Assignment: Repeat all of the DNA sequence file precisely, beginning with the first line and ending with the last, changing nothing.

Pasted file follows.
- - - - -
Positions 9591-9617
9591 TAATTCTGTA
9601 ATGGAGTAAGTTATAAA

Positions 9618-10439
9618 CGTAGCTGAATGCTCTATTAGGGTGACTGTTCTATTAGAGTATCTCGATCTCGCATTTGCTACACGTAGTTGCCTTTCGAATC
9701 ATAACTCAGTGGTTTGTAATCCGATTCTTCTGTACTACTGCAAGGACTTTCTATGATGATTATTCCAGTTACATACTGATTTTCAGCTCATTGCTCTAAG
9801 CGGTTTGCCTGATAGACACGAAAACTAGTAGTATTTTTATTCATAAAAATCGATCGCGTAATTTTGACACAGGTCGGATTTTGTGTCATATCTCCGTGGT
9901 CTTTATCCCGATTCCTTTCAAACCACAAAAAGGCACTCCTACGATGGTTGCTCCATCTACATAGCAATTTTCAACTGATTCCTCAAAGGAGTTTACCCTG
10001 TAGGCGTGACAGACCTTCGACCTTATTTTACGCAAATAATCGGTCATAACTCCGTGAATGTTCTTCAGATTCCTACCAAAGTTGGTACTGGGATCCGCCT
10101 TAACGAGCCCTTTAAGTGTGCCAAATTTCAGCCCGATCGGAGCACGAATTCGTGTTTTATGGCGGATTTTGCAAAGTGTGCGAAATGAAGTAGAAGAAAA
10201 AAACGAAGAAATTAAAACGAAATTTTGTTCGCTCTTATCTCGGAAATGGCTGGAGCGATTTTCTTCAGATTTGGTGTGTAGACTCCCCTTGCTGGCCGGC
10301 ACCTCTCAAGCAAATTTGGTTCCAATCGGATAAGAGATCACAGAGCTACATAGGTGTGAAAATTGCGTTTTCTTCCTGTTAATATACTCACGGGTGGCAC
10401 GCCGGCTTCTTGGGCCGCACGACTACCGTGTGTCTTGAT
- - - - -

Positions 9591-9617
9591 TAATTCTGTA
9601 ATGGAGTAAGTTATAAA

Positions 9618-10439
9618 CGTAGCTGAATGCTCTATTAGGGTGACTGTTCTATTAGAGTATCTCGATCTCGCATTTGCTACACGTAGTTGCCTTTCGAATC
9701 ATAACTCAGTGGTTTGTAATCCGATTCTTCTGTACTACTGCAAGGACTTTCTATGATGATTATTCCAGTTACATACTGATTTTCAGCTCATTGCTCTAAG
9801 CGGTTTGCCTGATAGACACGAAAACTAGTAGTATTTTTATTCATAAAAATCGATCGCGTAATTTTGACACAGGTCGGATTTTGTGTCATATCTCCGTGGT
9901 CTTTATCCCGATTCCTTTCAAACCACAAAAAGGCACTCCTACGATGGTTGCTCCATCTACATAGCAATTTTCAACTGATTCCTCAAAGGAGTTTACCCTG
10001 TAGGCGTGACAGACCTTCGACCTTATTTTACGCAAATAATCGGTCATAACTCCGTGAATGTTCTTCAGATTCCTACCAAAGTTGGTACTGGGATCCGCCT
10101 TAACGAGCCCTTTAAGTGTGCCAAATTTCAGCCCGATCGGAGCACGAATTCGTGTTTTATGGCGGATTTTGCAAAGTGTGCGAAATGAAGTAGAAGAAAA
10201 AAACGAAGAAATTAAAACGAAATTTTGTTCGCTCTTATCTCGGAAATGGCTGGAGCGATTTTCTTCAGATTTGGTGTGTAGACTCCCCTTGCTGGCCGGC
10301 ACCTCTCAAGCAAATTTGGTTCCAATCGGATAAGAGATCACAGAGCTACATAGGTGTGAAAATTGCGTTTTCTTCCTGTTAATATACTCACGGGTGGCAC
10401 GCCGGCTTCTTGGGCCGCACGACTACCGTGTGTCTTGAT